Looking for a source of extra money that won't leave you exhausted? Jeanette Pavini of MarketWatch and The Wall Street Journal Sunday reveals how you can supplement your income by shopping, tasting chocolate, and more.
As the economic downturn drags on, more Americans are looking for ways to make a few extra bucks. And more and more are turning to moonlighting.
According to Department of Labor statistics, 8 million Americans pick up extra jobs and seek outside work.
Personal finance guru Jeanette Pavini has uncovered ways to find reliable employers who actually pay people to eat chocolate, go shopping or even to dine at a high-end restaurant.
Companies are paying people for their opinions on everything from potato chips to computer chips. It's not enough to survive on, and the work comes in spurts, but it can help with some of those monthly bills. Pavini calls it "moonlighting money," and it can be a great way to earn a few extra dollars while having fun.
Here are some moonlighting jobs Pavini says are available now:
Companies want to test new products and services on consumers before financing a new launch. Creating, making, manufacturing, packaging, labeling advertising is a very expensive proposition for companies, so they're going to test things out before they do anything.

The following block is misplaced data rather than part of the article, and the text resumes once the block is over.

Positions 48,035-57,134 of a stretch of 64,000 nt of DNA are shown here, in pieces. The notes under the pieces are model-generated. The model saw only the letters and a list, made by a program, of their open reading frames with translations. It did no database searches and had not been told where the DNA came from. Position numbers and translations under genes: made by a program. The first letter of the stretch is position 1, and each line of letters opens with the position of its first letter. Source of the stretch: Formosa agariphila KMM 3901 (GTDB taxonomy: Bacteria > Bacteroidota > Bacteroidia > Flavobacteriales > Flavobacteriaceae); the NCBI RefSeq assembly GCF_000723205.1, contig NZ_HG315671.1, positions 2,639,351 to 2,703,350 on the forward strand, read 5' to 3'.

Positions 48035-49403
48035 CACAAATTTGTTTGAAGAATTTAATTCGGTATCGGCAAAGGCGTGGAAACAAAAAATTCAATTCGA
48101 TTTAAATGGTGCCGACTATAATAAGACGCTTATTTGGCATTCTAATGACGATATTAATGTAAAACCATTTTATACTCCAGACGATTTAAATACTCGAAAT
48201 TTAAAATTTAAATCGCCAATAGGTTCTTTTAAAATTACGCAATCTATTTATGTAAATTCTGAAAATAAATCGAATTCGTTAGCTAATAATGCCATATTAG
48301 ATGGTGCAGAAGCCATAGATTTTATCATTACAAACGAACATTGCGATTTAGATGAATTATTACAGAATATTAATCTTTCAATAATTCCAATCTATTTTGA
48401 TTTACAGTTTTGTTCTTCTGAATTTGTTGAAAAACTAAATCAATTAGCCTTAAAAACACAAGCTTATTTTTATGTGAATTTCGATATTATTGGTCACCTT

For more on focus group opportunities:
Before heading to the courtroom, some attorneys test their cases on a mock jury. These mock trials are done in person through market research groups paying about $250 a day.
For more on mock jury opportunities:
A variety of businesses, from restaurants to clothing stores, hire mystery shoppers to get an idea of what their customer's experience is like. Many times, in addition to pay, you get to keep the merchandise.
For more on mystery shopper opportunities:
Visit your county's website for more information. Some counties even have programs for students, and some pay as much as $200 for a day's work. They offer training, and some counties want you to commit to two years of work.
For more on poll worker opportunities:
- Check your local county's website
One big warning: Don't get scammed. There are a lot of unscrupulous companies out there. If it sounds too good to be true, it probably is.
Here are some tips to avoid the scammers:
- Never pay fees to become a mystery shopper or participate in a focus group.
- Never do a wire transfer of money for a mystery shopper job.
- Open a separate email account to handle the emails pertaining to your work etc.
- Never give your social security or bank information.
- Avoid pop-ups asking for your opinions when you are online.
- Don't buy a list of mystery shopping jobs.